In December of last year, I saw Ricky’s post on Facebook announcing a photography challenge for 2015.   I promptly signed up, knowing that I needed the push to learn more about my DSLR and really USE it, since it is heavier and more complicated than my Panasonic SuperZoom.   I’ve always loved photography, and the class also included learning to use Photoshop (PS).  I was a bit leery, since PS used to cost a fortune–like $300+.  But now Adobe sells it as a subscription of $10.54 per month with a free trial month (or is it two?).  So I figured over three years that cost equals each edition of PS but in manageable monthly payments.  Now that I have used it, I wouldn’t be without it.

These mushrooms/toadstools in the yard are HUGE—at least 6 inches across when opened.  They seem to scream “ do NOT eat me!”  Smart sharpen, slight adjust to brighten.

One of my better recent shots.  Right click to see larger. These mushrooms/toadstools in the yard are HUGE—at least 6 inches across when opened. They seem to scream “ do NOT eat me!” Smart sharpen, slight adjust to brighten.

Now you can sign up for NEXT year [2016 R. Tims photo challenge part 1 sign up and info] to take a similar version of this course (Ricky has re-formatted it from 52 weeks in one swoop into a 26 week and two 13 week segments).  He asked for blurbs, I was happy to provide, and I’m so pleased he included my testimonial on his new website for teaching photography.

Right click to see larger.

Right click to see larger.  Here’s that hotlink again to take you to the page pictured above.

Your photography skills—composition, knowing your camera, and processing—will grow exponentially over the course.  Best of all, each lesson’s scope is a do-able “bite-size.”  If you have more time, you can go deeper, learning from fellow students’ work.  Recently, I took my son’s Senior (HS) portrait and the comments were “looks professional!”  That’s thanks to how much I have learned this year.

Here are a couple more of my recent photos that I think represent what I’ve learned.

More autumn decay with blueberry barrens, decaying stone wall and birches in autumn in Maine. The usual edits:  smart sharpen, tiny bit of vibrance, crunching levels.

More autumn decay with blueberry barrens, decaying stone wall and birches in autumn in Maine.
The usual edits: smart sharpen, tiny bit of vibrance, crunching levels.

 

Eli's choice for his yearbook photo.  They also do something utterly cool...see next photo....

Eli’s choice for his yearbook photo. They also do something utterly cool…see next photo….

Foto Friday, Week 42 (out of order): HDR = High Dynamic Range

Friday, November 6th, 2015

To my utter astonishment, our younger son (who at best tolerates grimly my taking photos of him), ASKED me to take a photo–his Senior Yearbook Photo!  Knock me down with a feather!   I had thought he would use his school pictures photo:

Eli's annual school photo. The usual.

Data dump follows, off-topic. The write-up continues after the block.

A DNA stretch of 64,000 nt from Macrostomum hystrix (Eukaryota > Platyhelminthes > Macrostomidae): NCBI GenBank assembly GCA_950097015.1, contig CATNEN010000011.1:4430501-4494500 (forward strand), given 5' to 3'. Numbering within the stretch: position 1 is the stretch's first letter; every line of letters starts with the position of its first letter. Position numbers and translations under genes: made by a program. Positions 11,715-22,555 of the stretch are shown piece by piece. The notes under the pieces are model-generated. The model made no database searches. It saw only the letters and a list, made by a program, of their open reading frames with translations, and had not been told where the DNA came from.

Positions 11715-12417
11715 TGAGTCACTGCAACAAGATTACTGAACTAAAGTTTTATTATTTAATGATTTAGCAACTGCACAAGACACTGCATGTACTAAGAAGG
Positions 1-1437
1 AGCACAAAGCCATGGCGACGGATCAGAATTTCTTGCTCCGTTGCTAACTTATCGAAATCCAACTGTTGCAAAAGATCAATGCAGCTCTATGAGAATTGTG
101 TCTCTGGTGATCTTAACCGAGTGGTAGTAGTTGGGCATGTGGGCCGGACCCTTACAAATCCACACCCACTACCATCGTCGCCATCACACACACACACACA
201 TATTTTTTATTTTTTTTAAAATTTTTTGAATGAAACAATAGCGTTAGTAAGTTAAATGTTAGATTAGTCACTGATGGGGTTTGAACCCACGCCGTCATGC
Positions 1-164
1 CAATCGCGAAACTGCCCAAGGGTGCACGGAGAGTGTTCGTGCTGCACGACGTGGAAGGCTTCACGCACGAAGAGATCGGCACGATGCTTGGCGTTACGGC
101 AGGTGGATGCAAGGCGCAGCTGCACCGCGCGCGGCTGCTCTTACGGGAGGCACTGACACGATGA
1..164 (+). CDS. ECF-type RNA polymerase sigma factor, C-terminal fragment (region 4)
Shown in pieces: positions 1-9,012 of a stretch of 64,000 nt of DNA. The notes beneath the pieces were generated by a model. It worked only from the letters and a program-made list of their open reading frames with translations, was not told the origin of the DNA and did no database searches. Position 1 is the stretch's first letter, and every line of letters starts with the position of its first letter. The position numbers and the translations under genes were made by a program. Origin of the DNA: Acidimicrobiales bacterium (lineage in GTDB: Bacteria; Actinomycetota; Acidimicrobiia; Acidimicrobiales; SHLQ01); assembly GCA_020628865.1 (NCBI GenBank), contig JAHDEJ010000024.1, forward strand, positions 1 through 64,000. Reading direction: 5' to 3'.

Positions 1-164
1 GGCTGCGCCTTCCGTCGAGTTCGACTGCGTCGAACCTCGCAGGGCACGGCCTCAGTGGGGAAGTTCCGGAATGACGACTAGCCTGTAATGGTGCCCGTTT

Eli’s annual school photo. The usual. Boring.

So while I was at taking the senior/yearbook photo, I knew it would be a crazy-busy week so I took a series of photos to do an assignment called “High Dynamic Range” where you merge 3-5 (or more) photos to account for the fact that there is strong light and strong shadow in one place.

This is the photo I ended up submitting for the class. I is a "merge" of four photos. Can I say Photoshop is remarkable?

This is the photo I ended up submitting for the class. I is a “merge” of four photos. Can I say Photoshop is remarkable?

The above photo is “composed” of these four photos (which despite my attempts to place them are going where they want…sigh):

(c)2015-SarahAnnSmith.com-5895

First image, very over-exposed so you can get detail on the right side

Second image/exposure

Second image/exposure

Third Exposure, darker. Not as blown out on the left, but the right side of his face is hard to see.

Third Exposure, darker. Not as blown out on the left, but the right side of his face is hard to see.

Fourth exposure: right side detail is very hard to see.

Fourth exposure: right side detail is very hard to see.

 

 

 

 

 

 

 

 

 

 

 

We decided that as lovely a backdrop as the maple tree was, the light was simply too harsh.  Eli suggested we go down by the arbor/cut-through to the big meadow.  He thought he could lean up against the post and it would look more natural.  Turns out there is too much bittersweet, but the photo turned out great!

Eli selected this shot, which used a fairly shallow depth of field (to blur the background) and was taken from a tripod.  I can confidently say there is NO WAY I could have gotten such a good shot (with minor post-production/editing work) when I began this class in January.   YEAH!  I’m learning!   And Eli is happy.  And will now return to grumbling when I take photos of him.  <<grin!!!!>>>

Eli's choice for his yearbook photo. They also do something utterly cool...see next photo....

Eli’s choice for his yearbook photo. They also do something utterly cool…see next photo….

Happy boy, happy dog!

Happy boy, happy dog!

 

 

 

 

 

 

 

 

 

 

 

 

 

 

 

 

 

 

 

 

 

 

 

 

 

 

 

 

 

 

 

 

 

 

 

 

That’s it for now!